of Prophecy Day / Heritage Sabbath Program
13, 2007 (North America, October 20, 2007)
sermon "Listening as God Speaks"
in Acrobat Reader (PDF)
as God Speaks
George W. Reid
If God spoke
to you, would you listen? Really listening is more than just hearing
the sounds. It is entering into a positive relationship, one of
respect and love. Such a relationship with God leads to obedience
as well, doing the things that will please and honor Him. So if
God spoke to you, would you listen, really?
This has been
the key issue for human beings since the very beginning, as we may
see throughout Scripture.
I. God's Original
Plan for Human Beings
begin where the Bible begins, in the first three chapters of Genesis.
There in the briefest descriptive sketch Moses lays out before us
the origins of our world. His crowning act was the creation of humans,
made in the image of God. They were expressly created for the purpose
of living a flawless and unlimited life in full communion with the
Creator Himself. No other earthly creature would enjoy such privilege.
But, as always,
privilege brings with it responsibility. God placed in human hands
the management of the planet's perfectly synchronized and matched
natural environment. We marvel that such opportunity was given to
Adam and Eve, that the process of all nature should rest in their
How could two
people so recently brought into existence manage such an assignment?
God would take it upon Himself to help them, guiding them personally
every step of the way. We can scarcely grasp the significance of
such personal intimacy with the Creator of the universe. For any
question there would be an answer--not simply a reply, but counsel
of divine wisdom, not only for the moment but laced with wisdom
that could short-circuit the very processes of cause and effect.
It was flawless guidance. But it would benefit them only if they
would listen to what God said.
II. The Plan
this kind of privilege, their descent into sin takes on a vast significance.
What was involved was not merely the taking of a fruit, although
that carried significance of its own because it represented departure
from God's way and asserting their own will. They refused to listen,
to heed, as God spoke. Sad to say, our culture tends strongly to
minimize if not ridicule the entire story. In western culture the
whole report gets lightly dismissed in jokes, mocking the very idea
that misuse of a fruit should carry such grave importance. From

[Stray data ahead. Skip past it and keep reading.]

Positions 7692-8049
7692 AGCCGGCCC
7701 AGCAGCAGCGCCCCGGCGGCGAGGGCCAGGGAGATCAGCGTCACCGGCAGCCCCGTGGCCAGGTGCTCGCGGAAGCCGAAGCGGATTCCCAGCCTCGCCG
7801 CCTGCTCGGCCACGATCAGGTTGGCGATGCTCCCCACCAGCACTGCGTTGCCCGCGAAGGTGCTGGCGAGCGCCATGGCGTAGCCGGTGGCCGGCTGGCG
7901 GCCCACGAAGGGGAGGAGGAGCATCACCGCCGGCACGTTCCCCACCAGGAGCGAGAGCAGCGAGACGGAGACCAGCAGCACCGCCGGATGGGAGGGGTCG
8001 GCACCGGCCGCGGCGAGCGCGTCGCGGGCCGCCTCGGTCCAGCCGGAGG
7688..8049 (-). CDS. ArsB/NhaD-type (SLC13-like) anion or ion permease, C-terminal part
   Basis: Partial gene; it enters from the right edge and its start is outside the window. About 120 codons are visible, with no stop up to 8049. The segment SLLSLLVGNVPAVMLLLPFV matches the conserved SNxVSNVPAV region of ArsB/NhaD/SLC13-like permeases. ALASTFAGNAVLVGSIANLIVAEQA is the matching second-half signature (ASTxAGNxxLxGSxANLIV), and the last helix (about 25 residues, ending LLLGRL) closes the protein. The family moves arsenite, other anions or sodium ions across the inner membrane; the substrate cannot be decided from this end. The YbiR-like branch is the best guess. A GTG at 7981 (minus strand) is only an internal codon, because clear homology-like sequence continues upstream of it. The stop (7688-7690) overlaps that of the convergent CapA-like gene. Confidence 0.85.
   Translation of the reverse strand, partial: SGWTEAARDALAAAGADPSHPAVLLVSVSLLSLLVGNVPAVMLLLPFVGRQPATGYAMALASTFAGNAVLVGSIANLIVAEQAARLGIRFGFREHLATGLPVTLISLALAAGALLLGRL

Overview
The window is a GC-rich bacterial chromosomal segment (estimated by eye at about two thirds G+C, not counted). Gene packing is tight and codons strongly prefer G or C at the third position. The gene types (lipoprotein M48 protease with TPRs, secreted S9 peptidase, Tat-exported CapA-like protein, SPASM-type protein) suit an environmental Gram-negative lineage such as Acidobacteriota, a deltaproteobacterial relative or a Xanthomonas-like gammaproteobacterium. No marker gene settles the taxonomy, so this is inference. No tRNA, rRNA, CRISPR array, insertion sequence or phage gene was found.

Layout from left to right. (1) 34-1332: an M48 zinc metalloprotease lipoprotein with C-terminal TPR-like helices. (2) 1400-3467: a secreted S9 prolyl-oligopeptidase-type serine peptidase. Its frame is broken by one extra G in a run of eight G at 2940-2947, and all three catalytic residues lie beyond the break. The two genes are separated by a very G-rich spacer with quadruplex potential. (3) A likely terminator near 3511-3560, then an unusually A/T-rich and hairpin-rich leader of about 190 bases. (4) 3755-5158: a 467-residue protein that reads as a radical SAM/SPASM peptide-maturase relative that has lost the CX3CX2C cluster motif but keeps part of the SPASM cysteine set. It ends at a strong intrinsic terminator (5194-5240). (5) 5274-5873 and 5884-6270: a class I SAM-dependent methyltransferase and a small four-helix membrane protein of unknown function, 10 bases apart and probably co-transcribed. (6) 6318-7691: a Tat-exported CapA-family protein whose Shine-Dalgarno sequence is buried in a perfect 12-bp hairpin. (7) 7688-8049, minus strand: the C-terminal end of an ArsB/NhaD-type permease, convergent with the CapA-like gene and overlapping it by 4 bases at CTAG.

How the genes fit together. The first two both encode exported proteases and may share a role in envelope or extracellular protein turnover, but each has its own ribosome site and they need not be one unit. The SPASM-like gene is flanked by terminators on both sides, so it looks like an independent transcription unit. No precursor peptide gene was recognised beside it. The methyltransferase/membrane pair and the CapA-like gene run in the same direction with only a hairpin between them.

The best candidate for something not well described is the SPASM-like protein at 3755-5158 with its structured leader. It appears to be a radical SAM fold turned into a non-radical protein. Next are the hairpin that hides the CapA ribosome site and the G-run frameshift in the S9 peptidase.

today's human perspective many view things that way, but they do
not see as God sees.
In this act
of self-serving independence our first parents shattered not only
their innocence but the intended order of nature. Life changed.
Genesis 3 records the parting conference between the first humans
and the Lord as He laid before them the grinding consequences of
failing to listen, of breaking away from God's way, separating from
His presence. Now the once-friendly earth would bring forth thorns
and thistles. Fear and conflict would invade the animal kingdom,
a new social relationship would impact the human family, and the
first couple would find themselves expelled from the only home they
had ever known. They would now go out alone into a chilling, inhospitable
world of toil and tears. But worst of all, the comforting connection
with God was fading away. They were on their own in a wild land.
III. God's Plan
set out to begin the struggle for a new kind of life--one that included
the consequences of sin, with death at its end--the merciful Creator
filled their cup, especially that of Eve, with a message of ultimate
hope. It was the first truly biblical prophecy--one set before Adam
and Eve by God in person, which today we share by reading the Scriptures.
While Adam and Eve listened speechless, God turned to Satan, who
was masquerading behind the form of the serpent, to set forth in
cryptic language his future: "'And I will put enmity between
you and the woman, and between your seed and her seed; He shall
bruise you on the head, and you shall bruise him on the heel'"
(Genesis 3:15). So in the conflict between Christ and Satan, the
evil one would have his day at Calvary, but in the end he would
As she listened,
and forever after, this promise must have consoled Eve, with whom
the sad story of sin here on earth had begun. Within her line of